Bermuda Hundred Village - CHSV

Chesterfield Historical Society of Virginia
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Bermuda Hundred Village

Civil War
The Bermuda Hundred Campaign

Bermuda  Hundred was one of several settlements attacked by Pamunkey Chief  Opechancanough in 1622.  It is believed that John Rolfe died just prior to or during that attack. By 1691 Bermuda Hundred had grown into one of the primary tobacco ports on the James River. In 1781, during the  American Revolution, General Benedict Arnold used Bermuda Hundred as the site of his headquarters. In the late 1800's, the port was used as a steamship wharf catering to Atlantic Ocean passengers and cargo. It later became the terminus for the Bright Hope Railroad. This is the site where General Benjamin F. Butler launched his Bermuda Hundred  campaign. In May 1864, General Benjamin F. Butler, Commander of the Army  of the James landed with 40,000 Union Troops at this site.  He  forced  the Reverend John Strachan family from their home, destroyed the crops  and orchard around the house and set up his hospital, which became the  largest hospital in the known world.  He dug in for a long siege.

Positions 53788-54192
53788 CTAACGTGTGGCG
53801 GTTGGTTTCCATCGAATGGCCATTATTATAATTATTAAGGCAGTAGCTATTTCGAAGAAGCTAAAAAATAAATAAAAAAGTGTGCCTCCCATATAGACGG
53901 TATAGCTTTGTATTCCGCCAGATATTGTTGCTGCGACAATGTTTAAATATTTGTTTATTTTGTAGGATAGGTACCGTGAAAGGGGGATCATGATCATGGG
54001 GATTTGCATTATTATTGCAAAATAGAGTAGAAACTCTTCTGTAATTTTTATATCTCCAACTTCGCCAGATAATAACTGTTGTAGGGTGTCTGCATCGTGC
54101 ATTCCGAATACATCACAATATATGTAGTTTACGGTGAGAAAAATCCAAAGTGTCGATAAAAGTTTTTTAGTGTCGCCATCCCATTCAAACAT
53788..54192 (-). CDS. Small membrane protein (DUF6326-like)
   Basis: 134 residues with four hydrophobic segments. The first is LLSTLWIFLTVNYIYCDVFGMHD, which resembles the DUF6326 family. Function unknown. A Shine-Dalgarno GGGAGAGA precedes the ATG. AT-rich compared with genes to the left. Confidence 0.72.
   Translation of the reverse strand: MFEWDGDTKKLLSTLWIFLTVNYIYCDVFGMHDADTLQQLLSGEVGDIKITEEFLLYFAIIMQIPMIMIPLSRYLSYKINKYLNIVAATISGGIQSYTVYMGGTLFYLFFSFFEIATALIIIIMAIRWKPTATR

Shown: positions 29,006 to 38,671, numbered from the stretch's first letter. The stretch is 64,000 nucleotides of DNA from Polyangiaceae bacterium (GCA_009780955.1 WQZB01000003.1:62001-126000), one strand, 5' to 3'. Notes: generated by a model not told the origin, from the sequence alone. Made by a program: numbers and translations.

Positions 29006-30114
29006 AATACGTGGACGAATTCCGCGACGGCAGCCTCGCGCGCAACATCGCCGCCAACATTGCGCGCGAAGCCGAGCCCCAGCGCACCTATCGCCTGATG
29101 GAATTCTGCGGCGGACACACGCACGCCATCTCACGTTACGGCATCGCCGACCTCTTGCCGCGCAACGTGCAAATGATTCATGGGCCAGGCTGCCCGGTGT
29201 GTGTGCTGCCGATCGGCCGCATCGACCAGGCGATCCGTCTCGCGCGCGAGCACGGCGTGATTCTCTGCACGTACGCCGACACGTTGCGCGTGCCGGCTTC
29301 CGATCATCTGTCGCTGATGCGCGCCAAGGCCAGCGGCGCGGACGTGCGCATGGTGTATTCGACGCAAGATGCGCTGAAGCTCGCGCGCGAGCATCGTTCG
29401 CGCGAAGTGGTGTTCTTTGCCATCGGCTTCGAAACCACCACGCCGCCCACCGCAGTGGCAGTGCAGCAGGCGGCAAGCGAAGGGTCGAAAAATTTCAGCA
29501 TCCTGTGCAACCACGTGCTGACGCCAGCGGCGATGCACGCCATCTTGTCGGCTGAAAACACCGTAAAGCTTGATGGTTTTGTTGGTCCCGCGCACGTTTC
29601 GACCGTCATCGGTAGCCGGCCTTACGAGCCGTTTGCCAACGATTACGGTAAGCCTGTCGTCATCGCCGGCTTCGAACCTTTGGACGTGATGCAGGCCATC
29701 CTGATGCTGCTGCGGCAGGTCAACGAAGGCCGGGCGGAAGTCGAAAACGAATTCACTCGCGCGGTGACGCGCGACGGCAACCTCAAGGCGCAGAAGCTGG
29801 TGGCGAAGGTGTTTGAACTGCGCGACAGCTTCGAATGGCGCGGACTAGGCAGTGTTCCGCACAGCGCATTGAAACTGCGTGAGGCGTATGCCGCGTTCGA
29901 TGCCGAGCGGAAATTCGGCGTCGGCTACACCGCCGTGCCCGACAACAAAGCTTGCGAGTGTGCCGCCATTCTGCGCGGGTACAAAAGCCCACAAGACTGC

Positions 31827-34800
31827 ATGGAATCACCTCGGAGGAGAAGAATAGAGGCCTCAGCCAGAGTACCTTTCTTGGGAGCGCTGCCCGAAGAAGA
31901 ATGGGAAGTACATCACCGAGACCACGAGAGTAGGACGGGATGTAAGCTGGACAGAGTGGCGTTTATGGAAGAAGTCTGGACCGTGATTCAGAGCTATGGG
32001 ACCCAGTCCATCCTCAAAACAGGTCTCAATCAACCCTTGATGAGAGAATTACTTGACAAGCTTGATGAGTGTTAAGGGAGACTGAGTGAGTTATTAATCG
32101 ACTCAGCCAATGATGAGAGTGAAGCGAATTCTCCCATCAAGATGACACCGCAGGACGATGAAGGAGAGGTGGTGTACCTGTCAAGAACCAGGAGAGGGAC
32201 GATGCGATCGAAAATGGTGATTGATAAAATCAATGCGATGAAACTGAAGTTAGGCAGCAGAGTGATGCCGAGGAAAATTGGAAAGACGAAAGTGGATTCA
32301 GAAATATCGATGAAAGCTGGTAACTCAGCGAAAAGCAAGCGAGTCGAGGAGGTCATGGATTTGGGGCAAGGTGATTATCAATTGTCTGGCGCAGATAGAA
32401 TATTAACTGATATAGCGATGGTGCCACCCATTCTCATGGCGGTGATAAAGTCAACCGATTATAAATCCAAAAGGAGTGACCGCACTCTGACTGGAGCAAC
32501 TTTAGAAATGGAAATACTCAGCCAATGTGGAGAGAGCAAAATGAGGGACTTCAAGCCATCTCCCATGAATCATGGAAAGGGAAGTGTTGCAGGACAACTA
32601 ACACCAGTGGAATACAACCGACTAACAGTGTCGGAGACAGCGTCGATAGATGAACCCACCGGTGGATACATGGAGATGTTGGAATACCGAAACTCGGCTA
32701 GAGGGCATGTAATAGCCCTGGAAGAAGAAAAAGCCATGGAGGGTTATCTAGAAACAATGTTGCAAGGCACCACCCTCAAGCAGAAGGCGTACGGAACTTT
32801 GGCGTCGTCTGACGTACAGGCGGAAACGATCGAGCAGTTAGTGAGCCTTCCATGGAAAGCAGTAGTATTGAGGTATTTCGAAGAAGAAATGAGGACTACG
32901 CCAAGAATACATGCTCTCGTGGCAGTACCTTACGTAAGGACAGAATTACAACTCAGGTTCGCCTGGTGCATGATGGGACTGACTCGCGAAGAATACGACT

By  the end of World War I, the port at Bermuda Hundred began to see a  decline in traffic. By 1940 the post office had closed and ferry service  between Bermuda Hundred and Shirley Plantation had ceased. Today, Bermuda Hundred is a predominantly an African American village whose  residents can trace their roots back to the earliest days of the  settlement. The area is home to several large manufacturing facilities  and is the gateway to the Presquile National Wildlife Refuge. In 2006, the village of Bermuda Hundred was placed on the National Register of Historic Places and the Virginia Landmarks Register.

Discover  your Chesterfield ancestors and their rich history.  Our volunteers are  there to assist you if needed..  See our library page for more  information.  
Chesterfield County, VA Civil War Parks
Chesterfield County, VA contains 11 parks sites associated with the Civil War  and the Bermuda Hundred Campaign. Each of these sites has its own   unique story to tell. Collectively, these “links in a chain” tell the larger story of one of the most important military campaigns of the war  but seldom told.  Most historians have said little of what happen in  this county. It was the only Civil War Campaign fought entirely in one  county. The Chesterfield Historical Society of Virginia has a  self-guided tour book with maps and detail stories of how the war was  fought here.  You can purchase a copy at the CHSV LIbrary located in the  historic Trinity Church in Chesterfield, VA.

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